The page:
The firm said that Bristol Laboratories International Sociedad Anonima, a secondary packaging facility in Colon, Panama, will cease operations by the middle of 2008. Products at the site will be transferred to "other facilities" and ninety-eight positions will be affected.
"Bristol-Myers Squibb is continuing to identify ways to operate more efficiently and reduce our cost base", said Carlo de Notaristefani, president of Technical Operations.
"Focusing our manufacturing, packaging and distribution operations on fewer, specialized sites is one way we can bring greater efficiencies to our network," he said.
At the end of the restructuring tunnel, BMS is expecting to be left with a $1.5bn pot of gold, in addition to a total of around $600m already anticipated by the end of 2008 through already-announced initiatives.
The firm's cash saving plans have been prompted by soaring drug development costs and increasing generic competition that are increasingly becoming a squeeze on its financials. The future scenario is set to worsen - BMS' number one drug Plavix will lose patent exclusivity in 2012, leaving the firm exposed to a potential $3bn/year revenue erosion.
However, BMS is by no means alone in its financial vulnerability or its axe-wielding activities. This year several of its big pharma peers have also announced changes to the face of their business to continue to compete in a fast-changing industry that continues to exert pressure on company purse-strings. AstraZeneca, GlaxoSmithKline, Pfizer, Merck & Co., Roche, Bayer and Abbott have all announced their own restructuring programmes.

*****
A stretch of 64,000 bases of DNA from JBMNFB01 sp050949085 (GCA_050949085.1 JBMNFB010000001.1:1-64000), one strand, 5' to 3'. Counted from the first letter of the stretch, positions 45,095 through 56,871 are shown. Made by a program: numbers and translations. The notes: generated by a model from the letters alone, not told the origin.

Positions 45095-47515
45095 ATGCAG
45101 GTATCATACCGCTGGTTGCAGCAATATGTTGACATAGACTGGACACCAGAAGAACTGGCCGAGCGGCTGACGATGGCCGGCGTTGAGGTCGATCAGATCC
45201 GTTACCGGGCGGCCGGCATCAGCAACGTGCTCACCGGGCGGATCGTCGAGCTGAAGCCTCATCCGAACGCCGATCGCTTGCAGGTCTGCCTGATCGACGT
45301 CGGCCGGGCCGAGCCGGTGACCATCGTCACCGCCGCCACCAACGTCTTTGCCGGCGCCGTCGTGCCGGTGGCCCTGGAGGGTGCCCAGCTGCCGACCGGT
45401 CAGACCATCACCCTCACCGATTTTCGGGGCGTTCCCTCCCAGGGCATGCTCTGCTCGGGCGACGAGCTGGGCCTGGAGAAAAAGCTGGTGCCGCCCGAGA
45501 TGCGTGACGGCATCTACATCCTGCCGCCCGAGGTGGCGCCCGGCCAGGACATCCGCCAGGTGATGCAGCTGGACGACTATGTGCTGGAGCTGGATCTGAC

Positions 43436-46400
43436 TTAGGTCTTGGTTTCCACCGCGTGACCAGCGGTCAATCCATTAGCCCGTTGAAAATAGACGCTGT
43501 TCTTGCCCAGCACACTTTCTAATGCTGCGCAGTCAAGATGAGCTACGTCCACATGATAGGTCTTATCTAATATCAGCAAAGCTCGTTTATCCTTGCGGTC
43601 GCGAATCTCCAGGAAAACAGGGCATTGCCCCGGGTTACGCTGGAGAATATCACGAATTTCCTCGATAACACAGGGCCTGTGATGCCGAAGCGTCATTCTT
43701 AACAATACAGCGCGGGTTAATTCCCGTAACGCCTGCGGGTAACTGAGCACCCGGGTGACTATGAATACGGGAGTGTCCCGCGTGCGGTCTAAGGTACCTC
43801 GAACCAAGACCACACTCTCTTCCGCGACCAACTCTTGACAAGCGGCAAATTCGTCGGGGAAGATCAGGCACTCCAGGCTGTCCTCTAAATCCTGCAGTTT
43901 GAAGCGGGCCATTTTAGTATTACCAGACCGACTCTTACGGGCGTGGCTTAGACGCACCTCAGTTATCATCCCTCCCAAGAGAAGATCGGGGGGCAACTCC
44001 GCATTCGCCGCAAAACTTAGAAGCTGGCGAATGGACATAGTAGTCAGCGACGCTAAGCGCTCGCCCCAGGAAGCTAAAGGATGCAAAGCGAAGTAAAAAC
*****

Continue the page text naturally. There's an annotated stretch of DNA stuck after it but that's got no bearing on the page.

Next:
Meanwhile, its not all cut backs at BMS. In an earlier conference call, CEO James Cornelius said: "The challenge is to reduce costs while at the same time continue in investing in growth areas".
"With a promising R&D pipeline, we plan to invest further in R&D and the business including specialty medicines and biologics where we see tremendous growth potential."
Puerto Rico is one such region benefiting from investment in this area.

Why a Pfizer Takeover of Bristol-Myers Squibb Seems Unlikely
By Jim Edwards
November 29th, 2008
Deutsche Bank analyst Barbara Ryan left pharma pholks with an interesting wishbone to chew on prior to Thanksgiving - the notion that large pharma was overdue for consolidation and that Pfizer ought to consider finally merging with Bristol-Myers Squibb. It's not a new idea, of course. But is a Pfizer takeover of BMS realistic? The answer is that Ryan's note may be all stuffing and no meat.
Ryan's logic is based on two facts: That both BMS and Pfizer are facing large patent cliffs around 2010, and of all the companies in a position to acquire, only Pfizer has the scale and the cash to subsume BMS.
Let's take the patent cliff problem first. BMS will lose Plavix and Pfizer will lose Lipitor, brands which are both those companies' biggest sellers. Combining the companies essentially makes that hole twice the size, twice as difficult to fill, with twice the needed level of duplication cuts to produce one-time efficiencies. The stocks of both companies may be better off left alone. BMS and Pfizer are already working together to fill that hole with a new anticoagulant, apixaban. But results from apixaban have been mixed:
Bristol-Myers Squibb and its development partner Pfizer announced in August that the primary endpoint was not met in a Phase III study of apixaban - a novel anticoagulant - for prevention of venous thromboembolism (VTE) in patients undergoing total knee replacement.
Pfizer may have a very clear idea of whether that drug is worth paying the BMS acquisition price - and Pfizer's lack of active interest in BMS may also be an indicator. So on the whole, it is difficult to see how combining the two companies will make corporate strategy for the takeover management any easier.